Basically a mini road, construction can be concrete, brick pavers, asphalt or more eco friendly materials. Typically a cart path will be 2.25-2.5m wide with a 2% fall for drainage. Below the surface will be a 150mm subgrade of crushed rock and a compacted subgrade. Kerbing may also be necessary depending on the golf course terrain. Typically, kerbing may be installed in the areas of greens and tees to direct traffic away from areas of play.

Design of the cart paths is very important. The route should be efficient, unobtrusive and safe, avoiding steep slopes and tight turns. Where possible, paths should be placed away from play areas to avoid interference with play. The path will often follow the shortest route tee to green. Cart Paths may be installed in stages and partial systems are not uncommon. It should be noted that entry and exit points are areas that commonly exhibit turf wear problems and may require restoration.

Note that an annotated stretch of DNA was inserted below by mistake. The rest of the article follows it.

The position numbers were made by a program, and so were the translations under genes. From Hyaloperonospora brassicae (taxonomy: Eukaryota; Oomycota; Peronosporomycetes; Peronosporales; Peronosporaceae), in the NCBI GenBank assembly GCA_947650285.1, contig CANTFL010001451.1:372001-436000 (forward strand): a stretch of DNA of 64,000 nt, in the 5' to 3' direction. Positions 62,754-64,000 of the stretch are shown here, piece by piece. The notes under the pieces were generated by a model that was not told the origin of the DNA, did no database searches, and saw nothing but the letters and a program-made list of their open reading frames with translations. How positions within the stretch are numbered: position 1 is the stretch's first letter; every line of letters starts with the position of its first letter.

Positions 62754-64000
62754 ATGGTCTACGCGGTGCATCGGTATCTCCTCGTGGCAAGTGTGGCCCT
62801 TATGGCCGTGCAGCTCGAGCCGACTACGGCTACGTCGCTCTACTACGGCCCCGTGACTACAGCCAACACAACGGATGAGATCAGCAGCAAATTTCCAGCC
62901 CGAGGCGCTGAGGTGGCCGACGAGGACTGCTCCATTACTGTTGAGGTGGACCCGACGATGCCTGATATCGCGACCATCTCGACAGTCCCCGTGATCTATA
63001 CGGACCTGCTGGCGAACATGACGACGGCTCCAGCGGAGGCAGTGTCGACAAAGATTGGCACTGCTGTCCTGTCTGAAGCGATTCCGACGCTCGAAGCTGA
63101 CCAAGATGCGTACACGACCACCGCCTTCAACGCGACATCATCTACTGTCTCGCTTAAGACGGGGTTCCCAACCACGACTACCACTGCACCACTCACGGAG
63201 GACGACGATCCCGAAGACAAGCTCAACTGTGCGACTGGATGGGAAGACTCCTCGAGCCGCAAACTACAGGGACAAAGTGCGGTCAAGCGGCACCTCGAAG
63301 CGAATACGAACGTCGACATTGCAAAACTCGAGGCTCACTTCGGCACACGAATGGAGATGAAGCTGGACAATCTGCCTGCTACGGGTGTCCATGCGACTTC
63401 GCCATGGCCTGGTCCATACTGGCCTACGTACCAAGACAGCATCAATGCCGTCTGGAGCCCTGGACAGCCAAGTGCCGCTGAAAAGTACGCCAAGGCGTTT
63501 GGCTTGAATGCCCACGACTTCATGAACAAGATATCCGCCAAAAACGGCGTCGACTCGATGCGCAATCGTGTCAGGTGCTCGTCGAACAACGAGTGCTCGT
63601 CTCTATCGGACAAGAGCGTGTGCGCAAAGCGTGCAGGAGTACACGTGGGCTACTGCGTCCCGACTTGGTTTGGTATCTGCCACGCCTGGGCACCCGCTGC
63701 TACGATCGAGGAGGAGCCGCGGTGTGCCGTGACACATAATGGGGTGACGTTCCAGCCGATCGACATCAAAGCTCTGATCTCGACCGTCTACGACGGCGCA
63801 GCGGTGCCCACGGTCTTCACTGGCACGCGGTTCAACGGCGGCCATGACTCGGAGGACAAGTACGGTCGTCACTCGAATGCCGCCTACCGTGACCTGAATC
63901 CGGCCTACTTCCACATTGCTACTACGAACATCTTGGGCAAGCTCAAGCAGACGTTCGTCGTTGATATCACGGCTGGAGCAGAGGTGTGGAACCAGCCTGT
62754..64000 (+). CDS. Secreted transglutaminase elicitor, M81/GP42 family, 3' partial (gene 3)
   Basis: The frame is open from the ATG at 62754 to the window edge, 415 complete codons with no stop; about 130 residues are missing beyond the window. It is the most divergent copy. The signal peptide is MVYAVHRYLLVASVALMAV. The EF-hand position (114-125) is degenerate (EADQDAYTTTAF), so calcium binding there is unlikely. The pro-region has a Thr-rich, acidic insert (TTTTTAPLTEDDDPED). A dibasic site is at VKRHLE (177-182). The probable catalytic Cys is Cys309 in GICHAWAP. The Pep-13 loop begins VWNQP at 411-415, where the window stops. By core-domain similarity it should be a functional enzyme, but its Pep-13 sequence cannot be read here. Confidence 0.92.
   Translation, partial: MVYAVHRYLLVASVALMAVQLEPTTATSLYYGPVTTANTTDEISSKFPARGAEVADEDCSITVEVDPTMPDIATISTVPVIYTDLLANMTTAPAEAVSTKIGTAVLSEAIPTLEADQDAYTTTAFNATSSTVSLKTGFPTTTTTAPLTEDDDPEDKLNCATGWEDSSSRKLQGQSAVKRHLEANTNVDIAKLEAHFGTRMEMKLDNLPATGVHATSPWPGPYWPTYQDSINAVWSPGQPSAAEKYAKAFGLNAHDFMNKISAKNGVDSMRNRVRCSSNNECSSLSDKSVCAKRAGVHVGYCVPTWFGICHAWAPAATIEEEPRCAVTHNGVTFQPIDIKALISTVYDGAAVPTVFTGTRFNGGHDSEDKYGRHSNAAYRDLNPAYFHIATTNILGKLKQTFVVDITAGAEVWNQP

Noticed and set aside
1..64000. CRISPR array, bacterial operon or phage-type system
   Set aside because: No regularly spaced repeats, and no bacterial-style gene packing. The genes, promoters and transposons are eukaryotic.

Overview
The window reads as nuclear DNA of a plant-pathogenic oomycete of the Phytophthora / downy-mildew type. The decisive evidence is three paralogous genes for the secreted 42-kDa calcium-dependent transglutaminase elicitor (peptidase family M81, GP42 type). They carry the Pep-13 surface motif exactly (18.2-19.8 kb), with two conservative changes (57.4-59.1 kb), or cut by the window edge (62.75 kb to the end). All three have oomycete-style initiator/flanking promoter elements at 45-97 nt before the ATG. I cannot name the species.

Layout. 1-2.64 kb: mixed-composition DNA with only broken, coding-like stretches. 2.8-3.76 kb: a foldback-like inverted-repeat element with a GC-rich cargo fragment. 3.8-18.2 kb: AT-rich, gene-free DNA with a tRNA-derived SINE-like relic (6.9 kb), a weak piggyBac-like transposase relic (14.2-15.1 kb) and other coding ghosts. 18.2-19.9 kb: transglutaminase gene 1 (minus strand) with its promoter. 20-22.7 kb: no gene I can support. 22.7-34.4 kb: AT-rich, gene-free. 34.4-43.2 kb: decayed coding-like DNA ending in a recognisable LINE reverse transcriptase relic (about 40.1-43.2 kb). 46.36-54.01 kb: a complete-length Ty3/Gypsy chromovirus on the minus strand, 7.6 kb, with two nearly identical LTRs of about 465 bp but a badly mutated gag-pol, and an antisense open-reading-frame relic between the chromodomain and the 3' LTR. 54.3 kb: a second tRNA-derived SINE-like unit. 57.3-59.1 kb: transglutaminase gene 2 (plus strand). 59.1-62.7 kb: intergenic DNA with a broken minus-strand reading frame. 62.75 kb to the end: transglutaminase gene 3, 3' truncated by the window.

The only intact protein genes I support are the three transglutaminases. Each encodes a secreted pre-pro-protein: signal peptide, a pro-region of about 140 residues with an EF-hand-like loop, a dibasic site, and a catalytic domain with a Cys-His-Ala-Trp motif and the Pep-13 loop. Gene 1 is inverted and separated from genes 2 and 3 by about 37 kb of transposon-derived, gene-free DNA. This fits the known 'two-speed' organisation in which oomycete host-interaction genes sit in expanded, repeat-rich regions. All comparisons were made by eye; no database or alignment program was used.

Cart Paths can impact greatly on the overall construction costs depending on materials and terrain. Cart Paths can also help and support drainage by collecting runoff in channels along the path thus directing water away from the fairways.

Many modern construction methods are regarded as low maintenance, but poorly constructed cart paths can have a significant negative impact upon the presentation of the golf course and golf course maintenance.

As designers, we make great efforts to design cart paths to avoid disrupting the natural setting. Where possible we try to utilise the natural topography into the design of the cart paths. On flatter ground, mounding can be used to provide natural barriers to help screen the cart paths. Landscaping can also be used to screen cart paths from view.